Legacy is more than just finance and law. It is the summation of all that is left behind by a deceased. I attended the funeral of the former Maricopa County Superior Court Judge David Roberts this morning. I first met the Retired Judge Roberts during an extended family celebration for a common relative while I was attending law school. It was abundantly clear from the services this morning that he lived a full, honorable, and happy life of integrity.
One wonderful aspect of my practice in estate planning is that I get to interact with, and befriend, people of many generations. As the sun sets on their time on this earth, I have the great privilege of learning from, and advising, the Greatest Generation, a name famed Journalist Tom Brokaw has called them.
Of the many Greatest Generation members I have served, I have observed that they are cautiously optimistic, frank to fault, well read, and thrifty. Very few of them are, “shrinking lilies.” Our country, and the world, is radically different in so many ways from the way it was when they were raised. As more and more of them move on, they take with them volumes of experience, often unrecorded and underutilized. All that we are left with is legacy, the picture of their life that is mostly defined by our subjective interpretation of what it was they accomplished.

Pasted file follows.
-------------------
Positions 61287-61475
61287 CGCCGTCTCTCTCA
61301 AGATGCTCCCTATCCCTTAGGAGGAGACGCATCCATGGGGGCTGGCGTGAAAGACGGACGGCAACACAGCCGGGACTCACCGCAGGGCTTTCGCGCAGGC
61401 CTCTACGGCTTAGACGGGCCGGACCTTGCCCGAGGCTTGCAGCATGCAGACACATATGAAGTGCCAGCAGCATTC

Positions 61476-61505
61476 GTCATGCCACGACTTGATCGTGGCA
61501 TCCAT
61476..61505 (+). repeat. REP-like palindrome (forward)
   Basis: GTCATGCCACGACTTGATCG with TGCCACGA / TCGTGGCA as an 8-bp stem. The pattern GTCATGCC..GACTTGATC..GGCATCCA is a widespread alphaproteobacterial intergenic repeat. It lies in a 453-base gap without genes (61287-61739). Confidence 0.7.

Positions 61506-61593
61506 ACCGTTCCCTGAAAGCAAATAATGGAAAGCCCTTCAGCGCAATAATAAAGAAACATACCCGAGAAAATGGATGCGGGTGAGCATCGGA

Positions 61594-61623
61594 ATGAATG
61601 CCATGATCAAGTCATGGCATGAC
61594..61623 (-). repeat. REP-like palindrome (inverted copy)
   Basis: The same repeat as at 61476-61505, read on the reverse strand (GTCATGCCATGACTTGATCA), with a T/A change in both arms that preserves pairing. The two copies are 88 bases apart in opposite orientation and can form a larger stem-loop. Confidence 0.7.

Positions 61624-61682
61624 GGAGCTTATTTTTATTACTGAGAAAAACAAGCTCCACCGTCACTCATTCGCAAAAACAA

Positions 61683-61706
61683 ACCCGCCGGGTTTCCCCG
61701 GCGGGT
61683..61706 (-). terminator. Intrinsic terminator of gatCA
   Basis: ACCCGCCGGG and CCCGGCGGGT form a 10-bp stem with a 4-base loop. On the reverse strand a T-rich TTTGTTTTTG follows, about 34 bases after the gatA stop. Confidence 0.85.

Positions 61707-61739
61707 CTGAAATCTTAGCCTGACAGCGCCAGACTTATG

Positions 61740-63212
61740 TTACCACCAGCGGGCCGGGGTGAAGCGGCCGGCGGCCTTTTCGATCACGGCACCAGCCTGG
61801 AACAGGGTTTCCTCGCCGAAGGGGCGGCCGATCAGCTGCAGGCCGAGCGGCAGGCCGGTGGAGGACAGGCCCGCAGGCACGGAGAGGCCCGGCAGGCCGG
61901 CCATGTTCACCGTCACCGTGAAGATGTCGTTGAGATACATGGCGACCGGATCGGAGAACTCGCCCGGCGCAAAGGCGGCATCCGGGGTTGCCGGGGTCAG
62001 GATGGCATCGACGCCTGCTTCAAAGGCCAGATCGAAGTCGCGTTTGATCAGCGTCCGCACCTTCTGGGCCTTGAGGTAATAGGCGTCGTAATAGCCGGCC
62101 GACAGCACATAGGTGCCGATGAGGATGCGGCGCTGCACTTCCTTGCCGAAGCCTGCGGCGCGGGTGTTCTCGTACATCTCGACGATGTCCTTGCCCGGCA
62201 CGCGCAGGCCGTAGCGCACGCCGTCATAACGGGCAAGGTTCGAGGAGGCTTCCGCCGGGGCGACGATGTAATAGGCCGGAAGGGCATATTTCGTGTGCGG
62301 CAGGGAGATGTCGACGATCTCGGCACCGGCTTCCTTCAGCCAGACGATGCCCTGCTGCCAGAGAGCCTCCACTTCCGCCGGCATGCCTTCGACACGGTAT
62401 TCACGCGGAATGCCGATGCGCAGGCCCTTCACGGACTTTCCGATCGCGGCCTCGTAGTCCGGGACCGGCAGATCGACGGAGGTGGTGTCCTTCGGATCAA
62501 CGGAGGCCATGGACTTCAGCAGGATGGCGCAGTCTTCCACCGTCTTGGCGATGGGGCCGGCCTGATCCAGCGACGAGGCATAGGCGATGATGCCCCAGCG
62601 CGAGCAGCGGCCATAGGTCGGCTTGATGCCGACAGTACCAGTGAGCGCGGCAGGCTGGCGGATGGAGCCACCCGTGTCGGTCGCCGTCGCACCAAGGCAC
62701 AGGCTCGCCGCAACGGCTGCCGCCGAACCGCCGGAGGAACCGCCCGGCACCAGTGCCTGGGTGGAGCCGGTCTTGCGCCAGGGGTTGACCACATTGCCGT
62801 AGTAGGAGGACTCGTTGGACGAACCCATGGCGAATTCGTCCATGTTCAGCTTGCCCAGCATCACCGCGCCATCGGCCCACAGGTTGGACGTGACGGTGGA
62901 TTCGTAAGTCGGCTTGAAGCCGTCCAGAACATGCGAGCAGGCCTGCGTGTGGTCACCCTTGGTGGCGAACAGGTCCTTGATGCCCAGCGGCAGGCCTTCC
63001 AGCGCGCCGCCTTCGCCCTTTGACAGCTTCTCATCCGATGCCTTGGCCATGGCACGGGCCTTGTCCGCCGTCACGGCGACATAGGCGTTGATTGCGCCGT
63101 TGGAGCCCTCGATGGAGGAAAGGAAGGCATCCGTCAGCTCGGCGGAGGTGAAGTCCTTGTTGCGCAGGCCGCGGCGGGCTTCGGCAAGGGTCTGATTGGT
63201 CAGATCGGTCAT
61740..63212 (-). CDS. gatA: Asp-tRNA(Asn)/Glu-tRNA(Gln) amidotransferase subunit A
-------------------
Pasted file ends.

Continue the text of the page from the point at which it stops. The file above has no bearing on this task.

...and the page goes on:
With all of the tools and capabilities available, we can do much better to bridge the gap between what a life-lived actually was and what those of us left behind believe it to be. Bridging that gap starts with your personal planning, but creating a legacy has more to do with constructive engagement in word, in print, and persistent focus. Far too many us leave important details and questions unanswered; particularly for those we love most whom we give the honor and charge to carry on the torch.
The truth and reality is that those of us left behind need not only the keys to the operation, but also an instruction manual.